I went through two years of complete hell without medicine and it took only two weeks on it to completely change my life. This is, of course, my story. It may not be yours. Some depression is spiritually based, I firmly believe that. But when you’ve done all you can to search that out and make it right, I don’t believe a loving God will fault you for seeking a doctor’s opinion.
But, back to practicality. I began taking regular daily meds that did eventually change my life when it came to my panic issues, but what I’m talking about is having on hand a medicine like Ativan or Xanax that you know will help you in that moment. I don’t always take them when it happens, in fact most of the time I don’t because of the sleepiness they cause, but it is immensely helpful for me to know that they are there and that I CAN take them. Are they a crutch? For me, sure. But who cares? Sometimes our leg is broken and we need a dang crutch.
5.  Distract Yourself.
Do something. Go for a walk, call a friend, do the dishes, start the blacksmith hobby you always dreamed of – just DO SOMETHING. Sitting in your worry and fear of what is happening will only succeed in deepening the fear. You must distract your brain so that it can focus on something other than the adrenaline pumping through your system. 
Anxiety, depression, and panic attacks are here. They’re real. They’re widespread and are no respecter of persons. I wish I could tell you the silver bullet to kill it in it’s tracks, but I can’t. I really, really wish I could. What I can do is share with you my journey and the things that have worked for me in hopes that they will alleviate a little of your struggle. 
What has helped you? What needs to be on my list?

7 thoughts on “5 Things To Do When You Are Having A Panic Attack”

  • Good tips. I have watched my mother struggle through panic attacks for years. It is a real problem that we have all learned about to help her and increase our understanding.

  • Thank you for sharing your battles with this. Someone I love was on medication for years for anxiety. I'm not against anyone taking it, but you need to be aware that 1. it can change your personality, 2. you just can't "stop" it…it took him nearly a year to wean off. And 3, he took an SSRI which depletes serotonin and once it's gone, it can't come back. I always contrast that with the ease of which his original doctor scripted him a high dosage! He was clueless. Thank God he is back on track and learning to manage his stress.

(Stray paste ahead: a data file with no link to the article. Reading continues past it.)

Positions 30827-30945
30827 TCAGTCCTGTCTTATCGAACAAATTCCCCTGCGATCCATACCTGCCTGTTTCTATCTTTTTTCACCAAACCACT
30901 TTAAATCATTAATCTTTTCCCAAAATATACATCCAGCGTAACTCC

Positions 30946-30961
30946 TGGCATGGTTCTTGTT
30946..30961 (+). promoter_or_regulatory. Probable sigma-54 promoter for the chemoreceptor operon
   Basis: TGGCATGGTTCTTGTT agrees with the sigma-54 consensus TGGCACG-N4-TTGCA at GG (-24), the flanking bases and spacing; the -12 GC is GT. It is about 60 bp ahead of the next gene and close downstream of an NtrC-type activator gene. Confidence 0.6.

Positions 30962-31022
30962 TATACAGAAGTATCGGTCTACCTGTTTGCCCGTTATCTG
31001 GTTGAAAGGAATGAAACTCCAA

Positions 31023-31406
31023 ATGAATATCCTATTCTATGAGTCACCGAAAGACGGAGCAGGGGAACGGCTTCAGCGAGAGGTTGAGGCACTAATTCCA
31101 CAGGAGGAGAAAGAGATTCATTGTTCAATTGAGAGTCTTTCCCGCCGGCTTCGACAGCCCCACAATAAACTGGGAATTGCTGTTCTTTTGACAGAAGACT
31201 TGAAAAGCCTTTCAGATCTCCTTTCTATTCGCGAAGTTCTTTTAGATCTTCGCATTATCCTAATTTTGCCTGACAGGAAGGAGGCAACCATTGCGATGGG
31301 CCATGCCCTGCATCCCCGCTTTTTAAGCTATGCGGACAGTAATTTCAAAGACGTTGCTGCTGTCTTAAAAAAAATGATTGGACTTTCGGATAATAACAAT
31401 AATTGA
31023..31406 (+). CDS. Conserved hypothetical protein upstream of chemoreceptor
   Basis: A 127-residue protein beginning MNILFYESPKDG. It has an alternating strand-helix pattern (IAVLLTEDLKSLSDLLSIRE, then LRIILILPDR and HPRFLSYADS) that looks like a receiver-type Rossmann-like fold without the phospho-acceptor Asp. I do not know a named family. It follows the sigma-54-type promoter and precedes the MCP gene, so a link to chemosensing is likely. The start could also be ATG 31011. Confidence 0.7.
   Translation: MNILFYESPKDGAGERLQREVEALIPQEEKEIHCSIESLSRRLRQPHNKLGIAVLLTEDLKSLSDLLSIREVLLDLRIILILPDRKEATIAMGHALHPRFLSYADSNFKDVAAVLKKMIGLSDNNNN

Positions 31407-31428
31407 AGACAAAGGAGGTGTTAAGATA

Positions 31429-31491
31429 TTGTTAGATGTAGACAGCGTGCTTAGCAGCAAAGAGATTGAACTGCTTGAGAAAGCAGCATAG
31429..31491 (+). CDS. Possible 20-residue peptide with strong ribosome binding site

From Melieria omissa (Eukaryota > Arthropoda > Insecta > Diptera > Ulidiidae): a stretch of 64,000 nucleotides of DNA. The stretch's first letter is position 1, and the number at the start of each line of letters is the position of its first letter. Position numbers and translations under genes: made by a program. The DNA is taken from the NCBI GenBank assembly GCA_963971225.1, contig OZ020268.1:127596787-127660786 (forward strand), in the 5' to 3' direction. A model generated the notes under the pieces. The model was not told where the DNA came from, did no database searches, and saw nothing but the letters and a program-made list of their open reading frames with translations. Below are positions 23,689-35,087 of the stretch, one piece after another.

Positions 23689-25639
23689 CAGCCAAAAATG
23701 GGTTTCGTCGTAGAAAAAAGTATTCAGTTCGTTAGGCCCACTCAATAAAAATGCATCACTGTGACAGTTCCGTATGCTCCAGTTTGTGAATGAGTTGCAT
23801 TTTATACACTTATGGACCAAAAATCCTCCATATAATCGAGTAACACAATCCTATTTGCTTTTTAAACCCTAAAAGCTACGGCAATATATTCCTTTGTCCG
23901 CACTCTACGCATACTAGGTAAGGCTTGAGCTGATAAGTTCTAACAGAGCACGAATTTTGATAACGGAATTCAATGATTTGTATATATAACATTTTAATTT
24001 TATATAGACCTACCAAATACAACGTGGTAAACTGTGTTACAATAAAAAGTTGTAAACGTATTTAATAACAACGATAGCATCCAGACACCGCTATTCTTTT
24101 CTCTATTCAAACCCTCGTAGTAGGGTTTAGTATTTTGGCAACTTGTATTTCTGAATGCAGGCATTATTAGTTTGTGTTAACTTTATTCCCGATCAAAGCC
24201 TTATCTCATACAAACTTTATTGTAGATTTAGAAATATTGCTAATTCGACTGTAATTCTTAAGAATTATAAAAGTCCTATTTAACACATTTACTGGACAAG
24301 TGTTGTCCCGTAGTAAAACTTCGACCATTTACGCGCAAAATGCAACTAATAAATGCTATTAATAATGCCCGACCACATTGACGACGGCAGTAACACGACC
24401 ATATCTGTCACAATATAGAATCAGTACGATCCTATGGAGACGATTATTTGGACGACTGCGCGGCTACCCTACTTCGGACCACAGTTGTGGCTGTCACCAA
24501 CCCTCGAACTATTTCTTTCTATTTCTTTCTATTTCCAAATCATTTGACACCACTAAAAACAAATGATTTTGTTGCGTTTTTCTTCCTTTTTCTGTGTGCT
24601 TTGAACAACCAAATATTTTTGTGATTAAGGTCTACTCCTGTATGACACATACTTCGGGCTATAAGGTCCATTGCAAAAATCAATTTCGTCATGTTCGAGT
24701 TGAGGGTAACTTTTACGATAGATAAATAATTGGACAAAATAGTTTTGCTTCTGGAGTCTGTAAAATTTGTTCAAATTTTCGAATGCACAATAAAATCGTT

• I completely agree. You need to find a psychiatrist who knows what they're doing and how to prescribe the right medications if you need them. And in the height of my panic attacks I had to take Ativan daily and it did take me a while to stop taking them. Medicine is not for everyone, absolutely.

  • Hi Amy! I think I just found you through the Money Saving Mom book launch group:) Thank you for sharing and for reminding me that I'm not alone. I had my anxiety episode/trigger 4 years ago this month and life has been a bumpy ride since then. It took me a few years to try meds (I was also heavy into the spiritual warfare side of things). I tried every med they had and my body just couldn't tolerate the side effects. Even the smallest 1/4 dose would have me in bed for at least a day. It was awful. And even more depressing. I have tried sooooo many things and other than powering through and thankfully having a very supportive mom and hubby, I haven't found anything to really help. I know certain things like exercise and not isolating myself help (in fact I just wrote a blog post about this because I felt myself slipping a few weeks ago) but it's just such a rough road to travel. What I try to remind myself of is that the episodes usually come and go but things usually get better. Ride the wave!! It's just shocking how many women deal with this though!!